Players On The Sidelines: Who Will Replace Hipsters?

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Youth Time magazine 31st issue is out. The new topic is Culture crisis. Subscribe here. We publish full version of one of the articles online. This time it is very interesting and thoughtful piece on subcultures. Sometimes it is good to look at the reflection in society’s mirror and think a little about where in the mosaic we will be when the mirror gets broken and falls to pieces.

Subcultures have appeared throughout history, and while some have been subtle and small, others have grown large, leaving huge impacts that we still notice. With the birth of hipsters a few years ago, we started to point fingers at a fast growing generation riding bikes in skinny jeans, plain V-neck T-shirts and check shirts, combined with big, well-groomed beards. Now, realizing that ‘hipsterism’ is becoming mainstream, we are looking at adapting to new trends which are of course, creating new subcultures.

Fresh out of the oven have come the Yuccies, which name stands for Young Urban Creatives. However, the pronunciation ‘yuckie’ doesn’t have the nicest sound, does it? Living close to city centres, spending time in the suburbs, being aware of the importance of education and at the same time knowing their creative value in the market, they are apparently quickly sweeping hipsters under the rug and preparing the way for a fresh point of view.

Yuccies are 20-something youngsters, growing up with all sorts of mobile apps, from Instagram to Tinder, with hashtags and emoticons, being influenced by the power of the internet. At a young age they are joining or even establishing start-ups, but with no work schedule – because a work schedule would take away their freedom and kill their creative autonomy. Consequently they are trying to implement and bring to life their own ideas, while always searching for a way to define themselves through the passion that drives them. Money is not the priority for them, and they are aware of the fact that they have to work and be more creative than others to make it. But it doesn’t influence their dream to the point where they are willing to subordinate themselves to the demands of regular jobs. New inventions and better ideas are their goal. As long they are on a path towards fulfilment, happiness, and growth, always accompanied by freedom, they are fully engaged. While living up to these ideals, a big income seems completely reasonable to them.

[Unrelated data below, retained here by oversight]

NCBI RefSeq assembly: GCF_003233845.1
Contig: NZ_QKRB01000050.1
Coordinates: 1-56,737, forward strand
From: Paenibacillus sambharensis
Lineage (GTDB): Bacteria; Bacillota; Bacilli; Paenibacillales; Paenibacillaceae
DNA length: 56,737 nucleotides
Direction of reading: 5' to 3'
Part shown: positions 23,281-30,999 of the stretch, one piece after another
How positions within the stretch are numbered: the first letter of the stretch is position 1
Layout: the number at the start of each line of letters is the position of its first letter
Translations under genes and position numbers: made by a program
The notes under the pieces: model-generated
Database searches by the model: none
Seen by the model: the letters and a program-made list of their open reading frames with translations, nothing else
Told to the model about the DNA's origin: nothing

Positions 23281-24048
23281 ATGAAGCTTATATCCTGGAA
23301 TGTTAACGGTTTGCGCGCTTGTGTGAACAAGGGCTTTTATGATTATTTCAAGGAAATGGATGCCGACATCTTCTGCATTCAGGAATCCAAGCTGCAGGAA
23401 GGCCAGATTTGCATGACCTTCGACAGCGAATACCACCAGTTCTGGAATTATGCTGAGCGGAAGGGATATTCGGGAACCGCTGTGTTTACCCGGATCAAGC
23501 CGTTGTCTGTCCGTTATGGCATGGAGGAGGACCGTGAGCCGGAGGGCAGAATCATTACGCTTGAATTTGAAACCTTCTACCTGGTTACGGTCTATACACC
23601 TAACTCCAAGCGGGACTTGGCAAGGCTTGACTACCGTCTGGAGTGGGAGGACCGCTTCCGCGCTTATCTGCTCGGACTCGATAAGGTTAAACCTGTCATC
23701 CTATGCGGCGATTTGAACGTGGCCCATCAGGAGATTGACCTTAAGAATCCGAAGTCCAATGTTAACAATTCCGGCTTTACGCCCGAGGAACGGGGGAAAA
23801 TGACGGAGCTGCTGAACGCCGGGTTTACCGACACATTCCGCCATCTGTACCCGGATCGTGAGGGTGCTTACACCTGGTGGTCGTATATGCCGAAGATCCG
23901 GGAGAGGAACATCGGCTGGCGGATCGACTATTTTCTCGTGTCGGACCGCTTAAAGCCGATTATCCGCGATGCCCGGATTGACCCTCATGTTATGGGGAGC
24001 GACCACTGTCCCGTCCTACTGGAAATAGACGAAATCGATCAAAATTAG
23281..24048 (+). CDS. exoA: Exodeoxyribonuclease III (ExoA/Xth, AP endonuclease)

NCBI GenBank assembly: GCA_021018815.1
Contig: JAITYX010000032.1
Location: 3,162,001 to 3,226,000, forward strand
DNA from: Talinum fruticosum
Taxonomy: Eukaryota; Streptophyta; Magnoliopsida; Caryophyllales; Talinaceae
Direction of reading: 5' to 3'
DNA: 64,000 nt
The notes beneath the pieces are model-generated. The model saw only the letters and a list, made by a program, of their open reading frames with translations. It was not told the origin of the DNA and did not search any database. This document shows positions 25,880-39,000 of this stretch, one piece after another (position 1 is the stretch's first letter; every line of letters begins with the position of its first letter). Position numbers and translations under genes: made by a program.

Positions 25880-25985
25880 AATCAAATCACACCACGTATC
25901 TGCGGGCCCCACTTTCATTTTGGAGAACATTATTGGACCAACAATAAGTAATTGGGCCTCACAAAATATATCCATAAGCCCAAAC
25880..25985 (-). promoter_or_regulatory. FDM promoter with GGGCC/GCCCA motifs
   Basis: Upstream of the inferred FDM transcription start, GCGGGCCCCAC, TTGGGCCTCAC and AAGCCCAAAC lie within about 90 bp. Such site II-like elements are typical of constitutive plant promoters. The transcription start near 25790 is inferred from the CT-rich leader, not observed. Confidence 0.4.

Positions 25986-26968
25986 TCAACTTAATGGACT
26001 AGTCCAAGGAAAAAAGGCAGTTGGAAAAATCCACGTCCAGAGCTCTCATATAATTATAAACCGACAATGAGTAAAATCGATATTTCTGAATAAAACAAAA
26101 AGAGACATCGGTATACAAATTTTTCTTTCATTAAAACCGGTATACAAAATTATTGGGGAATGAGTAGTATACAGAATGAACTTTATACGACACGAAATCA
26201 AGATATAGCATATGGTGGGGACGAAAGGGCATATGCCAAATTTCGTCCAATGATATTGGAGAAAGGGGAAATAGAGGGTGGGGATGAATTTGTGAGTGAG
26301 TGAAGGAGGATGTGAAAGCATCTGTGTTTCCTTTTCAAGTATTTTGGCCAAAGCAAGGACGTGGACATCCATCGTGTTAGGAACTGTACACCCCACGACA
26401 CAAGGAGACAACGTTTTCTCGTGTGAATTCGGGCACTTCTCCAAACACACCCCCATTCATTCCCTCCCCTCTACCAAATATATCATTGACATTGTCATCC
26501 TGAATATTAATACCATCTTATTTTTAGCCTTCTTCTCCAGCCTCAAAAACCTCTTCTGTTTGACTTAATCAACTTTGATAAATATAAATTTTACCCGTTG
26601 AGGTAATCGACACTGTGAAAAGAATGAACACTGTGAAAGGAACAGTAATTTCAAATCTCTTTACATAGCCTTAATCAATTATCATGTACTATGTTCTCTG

While hipsters are generally recognized as products of marketing and consumerism, with job titles such as freelance graphic designers, music critics, bloggers or craft beer brewers, Yuccies tend to exercise influence. They are social media consultants, self-made vloggers (video bloggers), start-up bosses, and web content strategists. Given their activities and their wish to make a splash with their talent, they also need to be validated; by their parents, friends, colleagues, and 1000+ followers on all social media platforms. Numbers of followers, likes, witty comments and read Instagram hearts are important to them. Sharing their crafts and talents is a must. The world has to be aware of their presence, and they are desperately trying to leave a mark.

 

As for their clothing style, they are a modern version of computer nerds in the ‘90s; partly shaved, with moustaches, no visible tattoos and wearing sustainably harvested bamboo glasses, expensive but comfortable hoodies, and minimalist sneakers. Women versions of Yuccies are wearing jeans or joggers, colourful prints, small leather backpacks, and Birkenstocks made from natural material. Basically everything that Yuccies wear must be good quality and comfortable. And this also perfectly sums up their life-styles.

We might just call the end of the hipsters and get prepared to point our fingers at Yuccies, while trying to convince ourselves they are just a short-term movement. Or we can look at our reflections in the mirror and maybe consider some alterations which might put us in the same category.

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